Kids in Michigan are falling behind, and with it, so are our prospects to compete to attract businesses, families, and investment in the future. Our drops in achievement rankings span racial and economic spectrums, holding the next generation back from the ability to compete for jobs in a rapidly-evolving economy which will face huge changes with automation and machine learning. Moreover, fewer college students are going into teacher certification programs and our state is facing a looming teacher crisis. We need to recruit and retain world-class teachers and treat them like the professionals that they are, giving them the autonomy and support in and out of the classroom, and a voice at the policy-making table, that will allow them to inspire lifelong learnings in our kids. That way, they’ll be prepared for whatever the future holds. 



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  • Michigan dropped from 28th to 41st nationwide in 4th grade reading and 27th to 42nd in math in just 10 years.  
  • Though Oakland County is home to some of the best public schools in the state, the looming teacher shortage poses a serious threat to that quality in the future. For example, out of 900 teachers in the Troy school district, ⅓ are eligible for retirement in the next 2-5 years. Such a teacher shortage will affect both public and private schools alike.
  • Michigan’s school funding system is fundamentally broken, and schools drastically underfunded overall. Worse, a recent report revealed that the state took $4.5 Billion in K-12 funding to close budget holes elsewhere and provide corporate tax cuts.
  • In Michigan, for-profit companies operate around 80% of all charter schools compared to just 16% of charter schools nationwide. Last year, Senate Republicans pushed legislation that allows such charter schools access to voter-approved millages initially intended for public schools, while charter school performance in Michigan are often lower-performing overall.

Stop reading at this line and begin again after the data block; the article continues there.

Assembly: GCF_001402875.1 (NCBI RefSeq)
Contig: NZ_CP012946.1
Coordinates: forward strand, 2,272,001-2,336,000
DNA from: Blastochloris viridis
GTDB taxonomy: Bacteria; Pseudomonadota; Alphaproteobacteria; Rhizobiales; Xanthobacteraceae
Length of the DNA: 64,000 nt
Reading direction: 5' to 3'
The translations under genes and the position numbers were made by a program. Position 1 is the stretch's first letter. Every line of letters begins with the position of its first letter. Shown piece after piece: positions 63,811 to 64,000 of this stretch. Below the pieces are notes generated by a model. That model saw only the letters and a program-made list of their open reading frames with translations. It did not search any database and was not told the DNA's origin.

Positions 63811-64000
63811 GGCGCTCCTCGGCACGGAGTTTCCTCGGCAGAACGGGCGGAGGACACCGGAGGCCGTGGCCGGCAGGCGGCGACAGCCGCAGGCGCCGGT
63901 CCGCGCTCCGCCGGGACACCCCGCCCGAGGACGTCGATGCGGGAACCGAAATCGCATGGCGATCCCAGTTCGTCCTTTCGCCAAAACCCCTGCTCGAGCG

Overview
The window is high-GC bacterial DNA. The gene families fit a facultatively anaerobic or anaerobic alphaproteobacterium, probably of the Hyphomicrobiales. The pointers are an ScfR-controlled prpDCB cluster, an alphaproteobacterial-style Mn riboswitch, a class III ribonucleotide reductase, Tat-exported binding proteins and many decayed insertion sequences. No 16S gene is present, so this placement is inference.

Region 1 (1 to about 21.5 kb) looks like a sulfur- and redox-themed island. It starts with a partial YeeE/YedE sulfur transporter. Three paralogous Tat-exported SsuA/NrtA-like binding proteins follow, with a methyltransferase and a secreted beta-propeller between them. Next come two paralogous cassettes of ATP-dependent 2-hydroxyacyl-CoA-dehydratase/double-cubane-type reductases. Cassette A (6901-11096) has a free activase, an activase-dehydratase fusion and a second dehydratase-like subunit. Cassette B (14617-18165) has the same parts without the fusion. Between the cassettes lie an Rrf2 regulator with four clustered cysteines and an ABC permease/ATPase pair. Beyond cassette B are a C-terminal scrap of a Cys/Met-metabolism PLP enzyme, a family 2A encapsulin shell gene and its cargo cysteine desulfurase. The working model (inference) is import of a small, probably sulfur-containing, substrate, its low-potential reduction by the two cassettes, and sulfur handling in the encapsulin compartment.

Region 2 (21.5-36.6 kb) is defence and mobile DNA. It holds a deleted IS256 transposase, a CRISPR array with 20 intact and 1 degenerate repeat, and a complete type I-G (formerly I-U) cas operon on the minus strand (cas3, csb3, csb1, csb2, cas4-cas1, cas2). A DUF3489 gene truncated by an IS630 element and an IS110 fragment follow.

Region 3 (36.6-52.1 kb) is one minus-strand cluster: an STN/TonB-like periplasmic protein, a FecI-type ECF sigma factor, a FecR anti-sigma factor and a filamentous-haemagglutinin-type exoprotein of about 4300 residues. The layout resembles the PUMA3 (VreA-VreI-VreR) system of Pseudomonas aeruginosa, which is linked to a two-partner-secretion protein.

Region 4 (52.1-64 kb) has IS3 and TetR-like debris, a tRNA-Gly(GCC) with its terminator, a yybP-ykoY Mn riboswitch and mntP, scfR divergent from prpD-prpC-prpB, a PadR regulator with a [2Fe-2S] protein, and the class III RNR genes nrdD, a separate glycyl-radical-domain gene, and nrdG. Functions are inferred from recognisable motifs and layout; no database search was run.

• Those carrying student loan debt in Michigan owe an average of more than $30,000, with 63% of all students carrying debt, 10th highest in the nation. 


  • Treat teachers like professionals: pay a fair salary, offer competitive benefits, and provide the resources they need to teach effectively both in and out of the classroom. Ensure that teachers are at the center of the conversation when developing education policy.
  • Hold charter schools to the same rigorous standards as public schools, and stop funneling public funds to for-profit charters
  • Offer universal pre-kindergarten to increase academic and overall achievement among all students and increase parents’ workforce participation
  • Incorporate STEAM courses and integrate career/trade training with core education offerings, arts, and critical thinking to enhance students’ education options
  • Increase funding for higher education to at least pre-recession levels, and promote hybrid community college courses to expand access to all Michiganders
  • Create a tuition reimbursement program to retain Michigan talent and prevent “brain drain”